justice department, because it was too close to the election. last year, giuliani dismissed speculation he was seeking a presidential pardon. >> what is your response to claims your seeking a pardon? >> i'm not. >> reporter: according to giuliani's lawyer, federal agents were looking for information related to giuliani's activities in ukraine in 2019, when he was attempting to get the ukrainian government to investigate joe biden's son hunter. they were also looking to see whether he was acting as a foreign agent on behalf of his own clients in ukraine. giuliani has long insisted he has just been fighting the good fight for donald trump. >> i started my career and maybe i'll end it rooting out corruption at the highest levels of government. >> reporter: but now giuliani finds himself investigated by the u.s. attorney for the southern district of new york, a high-profile post where giuliani himself made his name. the bar for getting a search warrant for a lawyer, especially a lawyer for the president, a former president of the united states, is high. prosecutors, david, would have had to convince a judge that the search would likely produce evidence of a crime.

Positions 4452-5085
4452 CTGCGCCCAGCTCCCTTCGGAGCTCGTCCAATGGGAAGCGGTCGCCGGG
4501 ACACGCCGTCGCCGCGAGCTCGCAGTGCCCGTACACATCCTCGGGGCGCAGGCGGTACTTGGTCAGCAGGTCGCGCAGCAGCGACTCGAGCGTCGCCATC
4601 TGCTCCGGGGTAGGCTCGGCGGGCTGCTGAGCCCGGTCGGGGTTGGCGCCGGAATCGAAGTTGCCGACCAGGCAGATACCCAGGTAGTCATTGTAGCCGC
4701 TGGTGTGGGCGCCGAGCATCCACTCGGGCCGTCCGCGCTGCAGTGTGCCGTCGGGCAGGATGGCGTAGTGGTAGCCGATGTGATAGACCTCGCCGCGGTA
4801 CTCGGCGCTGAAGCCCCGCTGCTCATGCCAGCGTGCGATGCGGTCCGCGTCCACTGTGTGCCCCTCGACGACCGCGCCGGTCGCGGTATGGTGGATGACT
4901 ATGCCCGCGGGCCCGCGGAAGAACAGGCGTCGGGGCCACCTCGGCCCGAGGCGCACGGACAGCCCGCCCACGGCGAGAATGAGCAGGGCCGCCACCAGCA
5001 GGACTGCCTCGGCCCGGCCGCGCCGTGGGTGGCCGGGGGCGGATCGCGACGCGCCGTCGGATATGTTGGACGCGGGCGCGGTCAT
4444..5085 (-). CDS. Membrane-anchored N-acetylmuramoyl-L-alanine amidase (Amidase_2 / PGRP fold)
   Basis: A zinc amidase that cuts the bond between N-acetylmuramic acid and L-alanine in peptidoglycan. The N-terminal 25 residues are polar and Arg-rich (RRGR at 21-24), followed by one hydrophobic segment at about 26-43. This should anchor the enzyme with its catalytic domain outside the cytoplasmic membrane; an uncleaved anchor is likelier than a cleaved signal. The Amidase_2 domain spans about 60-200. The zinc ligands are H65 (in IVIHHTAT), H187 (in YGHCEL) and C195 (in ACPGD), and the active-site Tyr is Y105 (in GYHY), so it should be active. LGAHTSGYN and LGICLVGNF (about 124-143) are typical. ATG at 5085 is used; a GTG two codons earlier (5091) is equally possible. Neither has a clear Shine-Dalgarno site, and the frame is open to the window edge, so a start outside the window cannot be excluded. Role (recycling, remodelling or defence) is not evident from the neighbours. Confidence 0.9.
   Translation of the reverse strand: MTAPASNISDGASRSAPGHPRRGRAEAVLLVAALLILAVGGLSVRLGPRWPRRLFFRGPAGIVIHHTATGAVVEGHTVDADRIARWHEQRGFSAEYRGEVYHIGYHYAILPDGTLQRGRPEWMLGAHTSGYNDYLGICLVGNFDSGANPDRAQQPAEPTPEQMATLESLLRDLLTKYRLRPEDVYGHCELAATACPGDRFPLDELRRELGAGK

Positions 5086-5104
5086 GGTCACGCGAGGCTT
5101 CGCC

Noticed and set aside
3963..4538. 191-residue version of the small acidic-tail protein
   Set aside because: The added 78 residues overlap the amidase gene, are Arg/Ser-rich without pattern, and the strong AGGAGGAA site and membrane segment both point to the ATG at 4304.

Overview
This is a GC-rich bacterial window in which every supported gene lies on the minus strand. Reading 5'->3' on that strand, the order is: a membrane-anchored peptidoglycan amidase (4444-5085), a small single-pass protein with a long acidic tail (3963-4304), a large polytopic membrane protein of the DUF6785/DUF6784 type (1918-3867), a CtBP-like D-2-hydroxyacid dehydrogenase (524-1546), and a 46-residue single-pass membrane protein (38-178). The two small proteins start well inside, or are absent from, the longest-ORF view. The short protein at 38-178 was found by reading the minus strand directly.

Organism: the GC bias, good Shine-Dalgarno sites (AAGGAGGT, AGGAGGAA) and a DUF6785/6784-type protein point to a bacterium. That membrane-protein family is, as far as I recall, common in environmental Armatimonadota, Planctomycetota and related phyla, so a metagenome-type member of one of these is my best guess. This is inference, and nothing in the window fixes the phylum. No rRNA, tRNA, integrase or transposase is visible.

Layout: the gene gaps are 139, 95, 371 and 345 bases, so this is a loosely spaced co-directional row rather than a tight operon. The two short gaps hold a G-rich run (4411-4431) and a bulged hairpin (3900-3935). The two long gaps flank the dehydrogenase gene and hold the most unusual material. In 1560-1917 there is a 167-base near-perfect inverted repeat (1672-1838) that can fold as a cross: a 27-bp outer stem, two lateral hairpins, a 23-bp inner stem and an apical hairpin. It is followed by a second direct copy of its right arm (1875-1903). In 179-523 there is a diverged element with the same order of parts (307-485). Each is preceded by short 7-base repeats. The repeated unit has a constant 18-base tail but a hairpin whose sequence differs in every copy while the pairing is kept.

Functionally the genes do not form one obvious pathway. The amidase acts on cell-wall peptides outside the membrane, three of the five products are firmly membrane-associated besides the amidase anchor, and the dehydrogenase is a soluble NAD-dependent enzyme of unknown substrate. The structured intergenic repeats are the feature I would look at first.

meanwhile, giuliani's lawyer is saying, quote, that prosecutors are trying to make rudy giuliani look like a criminal. david? >> all right, jon karl on the developments involving rudy giuliani. in the meantime, the coronavirus here in the u.s. and the push to vaccinate millions of americans who have yet to get the shot. and tonight here, the new study on pfizer and moderna and seniors, showing the vaccines are 94% effective at preventing hospitalizations among those 65 and older. here's eva pilgrim tonight. >> reporter: across the country, vaccination sites running out of willing arms. in philadelphia, a push to get through 4,000 doses of the pfizer vaccine before it expires tomorrow. >> i don't want to do it. but i'm going to do it, because i want to go see my grandson and my daughter. >> reporter: it comes as a new cdc analysis of real-world data of the pfizer and moderna vaccines shows that fully vaccinated adults 65 and older are 94% less likely to be
hospitalized with covid-19. still many people still don't want a vaccine. >> i heard a lot of stuff. and i'm afraid. >> reporter: with the push to get everyone 16 and over vaccinated, a tragic reminder of the threat for those who are still unprotected. in hawaii, a boy under the age of 10 vacationing with his family died after getting the virus. health officials say the child, who had underlying health conditions, began showing symptoms shortly after arrival. his parents were vaccinated and had tested negative before traveling. overall, cases across the country are dropping. just a month after the cdc director warned of impending doom, today a hopeful tone. >> we think this is related to increased vaccination, increased people taking caution and so i'm cautiously optimistic that we're turning the corner. >> reporter: and in philadelphia, they were able to get through 1,000, at least 1,000 doses of today. but again, those vaccines will